Albert Pujols was last an elite player in 2012, or in the first season of the 10-year, $240 million contract he signed with the Angels in December 2011. Even that 2012 season would have ranked as the worst of his career after 11 top-tier Hall of Fame campaigns with the Cardinals.
He last had a positive on-field impact in 2016, or midway through his deal.
Pujols’ past five years evoked Don Mattingly’s final five Yankees seasons — the hand-eye coordination remained stellar, but the ball just stopped coming off the bat with the same impact. Mattingly had a degenerative disk in his back that would not allow the same viscous torque as at his Hitman best. Mattingly hit enough, continued to field at an elite level and served as a clubhouse wise man and, thus, remained a good player, though far off his prime.
For Pujols, the calendar just won. He is 41 now, two months older than Rays starting pitcher Rich Hill for the oldest player in the majors this season.
During the past five years, Pujols’ once terrific baserunning and defense vanished and he posted an OPS-plus of 85 (or 15 percent worse than league average, factoring in ballpark and hitting environment). The only players allowed to reach 1,900 plate appearances from 2017-21 to have worse were: Rougned Odor, who was dumped in a trade from the Rangers to the Yankees; Alex Gordon, who retired after last season; Elvis Andrus, who was part of a dump trade from the Rangers to the Athletics (think about Texas’ middle infield production for years with Odor/Andrus) and Atlanta’s Dansby Swanson, a high-end defensive shortstop.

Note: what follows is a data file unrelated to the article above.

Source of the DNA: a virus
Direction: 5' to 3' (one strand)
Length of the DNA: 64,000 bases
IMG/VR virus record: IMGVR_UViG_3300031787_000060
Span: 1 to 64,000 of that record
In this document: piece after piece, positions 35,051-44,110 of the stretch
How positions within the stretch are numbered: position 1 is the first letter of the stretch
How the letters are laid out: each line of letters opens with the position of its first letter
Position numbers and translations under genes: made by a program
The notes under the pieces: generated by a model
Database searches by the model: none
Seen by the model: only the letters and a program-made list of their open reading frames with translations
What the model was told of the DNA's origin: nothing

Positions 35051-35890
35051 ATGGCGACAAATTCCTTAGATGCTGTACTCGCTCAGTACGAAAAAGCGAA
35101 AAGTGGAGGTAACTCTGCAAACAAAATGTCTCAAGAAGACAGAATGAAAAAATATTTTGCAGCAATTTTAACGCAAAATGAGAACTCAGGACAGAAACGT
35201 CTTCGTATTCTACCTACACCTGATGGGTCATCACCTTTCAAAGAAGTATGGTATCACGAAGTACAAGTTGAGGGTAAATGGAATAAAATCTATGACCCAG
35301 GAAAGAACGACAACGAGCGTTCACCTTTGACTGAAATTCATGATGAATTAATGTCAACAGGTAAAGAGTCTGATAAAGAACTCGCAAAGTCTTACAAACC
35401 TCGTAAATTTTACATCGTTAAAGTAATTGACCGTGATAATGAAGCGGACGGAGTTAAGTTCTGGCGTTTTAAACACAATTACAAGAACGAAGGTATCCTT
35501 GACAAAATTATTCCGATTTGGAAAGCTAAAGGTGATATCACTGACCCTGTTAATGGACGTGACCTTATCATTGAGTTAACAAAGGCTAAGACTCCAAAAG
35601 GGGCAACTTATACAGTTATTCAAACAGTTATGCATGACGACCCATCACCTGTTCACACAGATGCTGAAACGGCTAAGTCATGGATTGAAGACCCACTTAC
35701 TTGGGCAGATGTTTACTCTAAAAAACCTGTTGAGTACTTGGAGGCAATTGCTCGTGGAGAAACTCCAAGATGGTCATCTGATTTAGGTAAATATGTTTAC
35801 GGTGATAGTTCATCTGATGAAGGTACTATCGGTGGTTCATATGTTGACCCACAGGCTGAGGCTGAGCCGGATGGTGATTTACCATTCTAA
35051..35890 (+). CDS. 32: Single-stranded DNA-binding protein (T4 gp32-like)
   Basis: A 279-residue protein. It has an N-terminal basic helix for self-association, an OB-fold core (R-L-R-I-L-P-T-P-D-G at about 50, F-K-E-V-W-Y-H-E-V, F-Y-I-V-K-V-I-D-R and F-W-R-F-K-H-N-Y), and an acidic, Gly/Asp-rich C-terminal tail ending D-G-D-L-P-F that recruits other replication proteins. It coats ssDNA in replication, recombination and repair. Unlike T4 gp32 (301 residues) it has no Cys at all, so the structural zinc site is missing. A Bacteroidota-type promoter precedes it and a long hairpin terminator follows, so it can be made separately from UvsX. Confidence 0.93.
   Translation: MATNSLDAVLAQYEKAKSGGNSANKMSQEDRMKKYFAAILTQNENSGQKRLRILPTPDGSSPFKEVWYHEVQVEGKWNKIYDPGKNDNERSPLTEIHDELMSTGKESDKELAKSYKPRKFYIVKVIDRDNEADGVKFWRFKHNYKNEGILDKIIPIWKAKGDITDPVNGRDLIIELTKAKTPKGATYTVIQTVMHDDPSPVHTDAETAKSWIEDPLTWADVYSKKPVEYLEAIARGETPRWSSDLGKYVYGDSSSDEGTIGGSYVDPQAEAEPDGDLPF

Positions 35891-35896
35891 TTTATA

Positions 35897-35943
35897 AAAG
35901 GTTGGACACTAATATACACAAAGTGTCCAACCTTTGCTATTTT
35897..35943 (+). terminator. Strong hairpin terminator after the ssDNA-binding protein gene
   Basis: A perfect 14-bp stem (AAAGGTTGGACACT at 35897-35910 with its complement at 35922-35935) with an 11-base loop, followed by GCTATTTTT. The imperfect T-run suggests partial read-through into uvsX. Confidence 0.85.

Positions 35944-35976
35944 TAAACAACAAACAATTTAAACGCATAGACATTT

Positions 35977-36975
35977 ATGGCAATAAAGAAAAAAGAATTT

The Angels said Pujols wanted to continue as a regular first baseman. But Jared Walsh is proving his 2020 production was no fluke, and the Angels want him to play his natural first base, not outfield. Also, Shohei Ohtani needs to be the DH pretty much daily. So for Pujols, it was just a matter of the date when Angels owner Arte Moreno would accept the obvious, that Pujols was no longer a productive player; and would eat what was left of the contract Moreno had championed. That came last week, when Pujols was designated for assignment.
He wants to continue his career. Perhaps a team will see lingering value, maybe as a draw. But it is possible that when Pujols popped out against Tampa Bay’s Hunter Strickland in the ninth inning Tuesday, he took the last at-bat of a 3,253-hit, 667-homer career. As the uncomfortable endgame came for Pujols, did teams involved with mega-long contracts — like the Mets with Francisco Lindor, the Dodgers with Mookie Betts and, heck, even the Angels with Trout — wonder about a time in the future …
How could the Tigers not? Pujols is the greatest hitter of this century and Miguel Cabrera is his co-pilot. But Cabrera was benched Thursday amid an 0-for-27 streak. He is hitting .098. During Detroit’s rebuilding, the organization hoped Cabrera could offer a few upbeat moments as he chases 500 homers/3,000 hits. But at 489/2,872 entering the weekend, Cabrera looks, at best, like he will limp to milestones.
Cabrera, who turned 38 last month, is making $30 million this year and is owed $64 million for 2022-23. So, as with Pujols, this feels like it is just about the date at which Tigers ownership reaches comfort with releasing a historic player and eating what remains on a contract.